JAKARTA – Malaysia’s Health Ministry completed a 550km practice run in rural Sarawak to test its Covid-19 vaccine supply chain, while Indonesia’s president rolled up his sleeve on live television to get the jab.
South-east Asian countries are slowly rolling out vaccines, navigating regulatory hurdles, accelerating infections and supply bottlenecks across a vast and diverse population in the first mass immunisation of its kind in history.
Past immunisation programmes for diseases like polio and tuberculosis had captive audiences: school children, for example.
This time everyone needs a shot. The effort will be uneven. Experts say richer countries will be faster at rolling out vaccines, helped by well-staffed medical services and experience with past epidemics.
But political will, logistics and regulation will also weigh on the pace of immunisation.
“The volumes of people to vaccinate is a problem to be overcome,” Mr Wiku Adisasmito, spokesman for Indonesia’s national Covid-19 task force, told The Straits Times.
Indonesia aims to vaccinate two thirds of its roughly 270 million people – enough to effectively halt transmission of the virus – over the next 15 months, the government said last month.
That target, however, is “not set in stone”, Mr Wiku said.
Vaccination rates of nearly a million a day are “manageable” on the crowded and more urbanised western half of the archipelago, Mr Wiku said. But it will be an uphill climb in the far-flung islands with more limited power grids, roads and health workers.
Indonesia may use its military as well as logistics companies to help with the effort, he added.
“On distant islands, the transportation, the logistics, the cold chain will be problematic, of course, but it doesn’t mean it can’t be solved,” Mr Wiku said.
For its part, Malaysia hopes to immunise its 32 million citizens over the next 18 months after it gets its first vaccine shipment this month.
Health officials wrapped up a vaccine-delivery practice run last week that started in Belgium, where Pfizer-BioNTech makes its Covid-19 shot, and ended at a rural health clinic in Belaga, Sarawak, in the heart of Borneo.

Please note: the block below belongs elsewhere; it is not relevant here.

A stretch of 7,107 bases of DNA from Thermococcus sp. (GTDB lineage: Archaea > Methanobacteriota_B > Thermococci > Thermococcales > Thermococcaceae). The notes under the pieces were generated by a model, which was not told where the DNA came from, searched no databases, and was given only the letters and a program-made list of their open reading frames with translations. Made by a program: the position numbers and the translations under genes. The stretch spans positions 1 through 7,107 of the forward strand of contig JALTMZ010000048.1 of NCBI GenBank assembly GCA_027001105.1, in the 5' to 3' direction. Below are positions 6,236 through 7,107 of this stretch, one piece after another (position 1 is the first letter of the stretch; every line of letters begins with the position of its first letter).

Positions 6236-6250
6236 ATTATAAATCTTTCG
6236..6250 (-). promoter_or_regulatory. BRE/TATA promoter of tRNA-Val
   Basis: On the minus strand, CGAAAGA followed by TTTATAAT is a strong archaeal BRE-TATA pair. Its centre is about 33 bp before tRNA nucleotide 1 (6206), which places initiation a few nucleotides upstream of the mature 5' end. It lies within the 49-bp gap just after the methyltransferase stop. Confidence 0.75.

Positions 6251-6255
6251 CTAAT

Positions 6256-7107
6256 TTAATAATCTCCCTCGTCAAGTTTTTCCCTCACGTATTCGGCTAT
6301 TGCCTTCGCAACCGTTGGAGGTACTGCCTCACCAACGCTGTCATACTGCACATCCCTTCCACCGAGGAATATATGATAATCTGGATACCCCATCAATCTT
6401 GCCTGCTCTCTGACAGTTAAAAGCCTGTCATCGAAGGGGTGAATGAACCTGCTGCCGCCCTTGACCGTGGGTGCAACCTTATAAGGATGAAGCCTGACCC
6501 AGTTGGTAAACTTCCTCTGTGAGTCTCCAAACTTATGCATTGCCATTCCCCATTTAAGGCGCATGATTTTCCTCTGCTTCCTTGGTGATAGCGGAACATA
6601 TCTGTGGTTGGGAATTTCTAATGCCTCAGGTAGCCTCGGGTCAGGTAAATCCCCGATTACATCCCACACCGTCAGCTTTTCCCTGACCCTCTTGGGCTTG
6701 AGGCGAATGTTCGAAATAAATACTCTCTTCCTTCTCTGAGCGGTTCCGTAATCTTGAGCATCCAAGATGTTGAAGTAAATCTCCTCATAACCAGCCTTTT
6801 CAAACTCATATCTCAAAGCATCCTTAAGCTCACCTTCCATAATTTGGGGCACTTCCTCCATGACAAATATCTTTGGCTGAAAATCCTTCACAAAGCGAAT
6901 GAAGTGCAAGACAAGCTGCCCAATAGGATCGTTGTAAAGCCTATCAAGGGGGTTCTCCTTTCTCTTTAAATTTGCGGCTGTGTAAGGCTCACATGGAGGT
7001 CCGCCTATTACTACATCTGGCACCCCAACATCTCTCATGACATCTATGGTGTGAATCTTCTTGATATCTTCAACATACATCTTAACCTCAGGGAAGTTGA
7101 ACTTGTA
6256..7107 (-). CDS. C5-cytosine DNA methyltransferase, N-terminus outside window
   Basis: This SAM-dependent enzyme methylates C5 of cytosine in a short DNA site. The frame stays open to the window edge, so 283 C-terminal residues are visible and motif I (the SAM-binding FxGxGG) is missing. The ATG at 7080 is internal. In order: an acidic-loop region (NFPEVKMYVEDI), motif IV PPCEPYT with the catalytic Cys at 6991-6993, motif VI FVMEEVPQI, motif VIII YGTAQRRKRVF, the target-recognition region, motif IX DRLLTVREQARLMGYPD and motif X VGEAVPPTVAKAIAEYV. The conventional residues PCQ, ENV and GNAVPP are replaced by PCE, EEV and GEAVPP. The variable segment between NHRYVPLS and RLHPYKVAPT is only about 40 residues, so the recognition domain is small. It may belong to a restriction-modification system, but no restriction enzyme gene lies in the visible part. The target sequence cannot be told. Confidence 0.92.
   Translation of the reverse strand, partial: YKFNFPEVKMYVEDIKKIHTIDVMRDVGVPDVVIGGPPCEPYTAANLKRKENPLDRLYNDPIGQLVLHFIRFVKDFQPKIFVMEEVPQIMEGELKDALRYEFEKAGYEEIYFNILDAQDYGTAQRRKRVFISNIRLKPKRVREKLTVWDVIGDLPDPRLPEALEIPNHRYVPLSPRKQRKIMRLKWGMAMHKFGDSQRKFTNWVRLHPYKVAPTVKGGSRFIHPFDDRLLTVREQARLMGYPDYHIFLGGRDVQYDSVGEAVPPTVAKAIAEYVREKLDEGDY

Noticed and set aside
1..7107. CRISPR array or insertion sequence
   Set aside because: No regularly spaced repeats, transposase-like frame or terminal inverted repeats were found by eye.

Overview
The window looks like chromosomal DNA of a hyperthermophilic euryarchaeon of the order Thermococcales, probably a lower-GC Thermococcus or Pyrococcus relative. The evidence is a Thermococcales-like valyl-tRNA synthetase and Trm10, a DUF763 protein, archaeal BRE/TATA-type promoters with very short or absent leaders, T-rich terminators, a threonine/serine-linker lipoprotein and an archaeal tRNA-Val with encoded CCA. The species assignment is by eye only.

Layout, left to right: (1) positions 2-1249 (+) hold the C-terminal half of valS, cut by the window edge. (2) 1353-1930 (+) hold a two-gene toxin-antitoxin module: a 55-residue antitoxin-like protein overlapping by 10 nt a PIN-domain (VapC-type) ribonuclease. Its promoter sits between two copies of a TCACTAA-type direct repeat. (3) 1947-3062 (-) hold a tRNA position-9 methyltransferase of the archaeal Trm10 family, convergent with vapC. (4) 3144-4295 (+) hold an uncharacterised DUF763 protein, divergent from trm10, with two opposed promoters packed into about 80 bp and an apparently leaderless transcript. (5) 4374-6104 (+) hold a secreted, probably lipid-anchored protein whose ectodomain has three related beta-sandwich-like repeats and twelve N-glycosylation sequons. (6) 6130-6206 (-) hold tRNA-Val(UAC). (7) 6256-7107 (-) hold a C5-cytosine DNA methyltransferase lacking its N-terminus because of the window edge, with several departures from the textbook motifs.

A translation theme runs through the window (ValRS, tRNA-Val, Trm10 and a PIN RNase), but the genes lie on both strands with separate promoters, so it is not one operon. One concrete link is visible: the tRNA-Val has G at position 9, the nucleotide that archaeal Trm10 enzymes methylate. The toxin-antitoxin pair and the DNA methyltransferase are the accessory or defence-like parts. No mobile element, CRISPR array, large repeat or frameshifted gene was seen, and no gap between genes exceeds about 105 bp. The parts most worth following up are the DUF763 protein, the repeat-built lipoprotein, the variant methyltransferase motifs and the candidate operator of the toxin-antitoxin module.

The successful rehearsal was to test a delivery chain through which the vaccine must remain at minus 70 deg C.
The region’s richer and geographically smaller economies are expected to wrap up immunisation even faster.
Singapore started vaccinations in late December and expects to have enough doses to cover all citizens and residents by September.
The Economist Intelligence Unit (EIU) said on Jan 27 that Singapore, Hong Kong and Taiwan will reach so-called herd immunity by the end of the year, with Australia and New Zealand soon to follow.
But limited resources and regulatory delays in the rest of the region will collide with the realities of reaching 650 million people scattered over a cross-section of cities, villages and jungle.
Vietnam and Thailand will not be sufficiently immune until the middle of 2022 at the earliest. Indonesia’s ambition to vaccinate 181.5 million people over the next 15 months will take twice as long.
Laos and Myanmar and other poor countries won’t reach herd immunity before 2025 – if at all.
The resulting patchwork of immunity versus vulnerability risks giving the virus a chance to mutate. Neighbours will need to pool resources to extend vaccination to the poorer neighbours to keep the pandemic at bay.
“It’s in the interest of the vaccinated countries to help,” said EIU analyst Imogen Page-Jarrett, who helped compile the report.
Regulatory bottlenecks are also wreaking havoc.
While Thailand will import about two million doses of Sinovac by April for health workers, it’s counting on a locally produced version of the AstraZeneca-Oxford vaccine for its immunisation drive but the first doses won’t be available until June.
The company that will make the AstraZeneca vaccine, Siam Bioscience, is owned by King Maha Vajiralongkorn, drawing fire from opposition figures of self-dealing at the expense of public health.
In the Philippines, disorganisation and past trauma may also be slowing its vaccine roll-out. The government has made few firm plans to buy any foreign vaccine except for two million doses a month of China’s Sinovac between now and early next year.
Critics say the delays underscore the lack of coordination among policymakers. But they also illustrate the uneasiness with foreign vaccines.
A 2016 jab for dengue from France’s Sanofi was thought to have sickened kids, prompting parents to yank children from immunisation drives. Vaccination coverage for tuberculosis among small children under two years old dropped from 90 per cent in 2009 to 69 per cent a decade later.
Asia’s roll-out starts amid signs that the number of new cases is accelerating.
Indonesia’s tally of infections blew past the one-million mark last month, with one swab test in four turning up positive.
While the tally is low by comparison with the United States and Brazil, it strains Indonesia’s health infrastructure. The country has half the hospital beds per thousand people than neighbouring Malaysia.
Dr Dicky Budiman, an epidemiologist with Griffith University in Queensland, said there may be too much emphasis on immunisation.
While vaccines may prevent sickness, it’s not clear whether they stop transmission. Distancing and masks are still key.
“Vaccination is not the super bullet,” Dr Dicky told the Straits Times. “It’s just one of the tools.”
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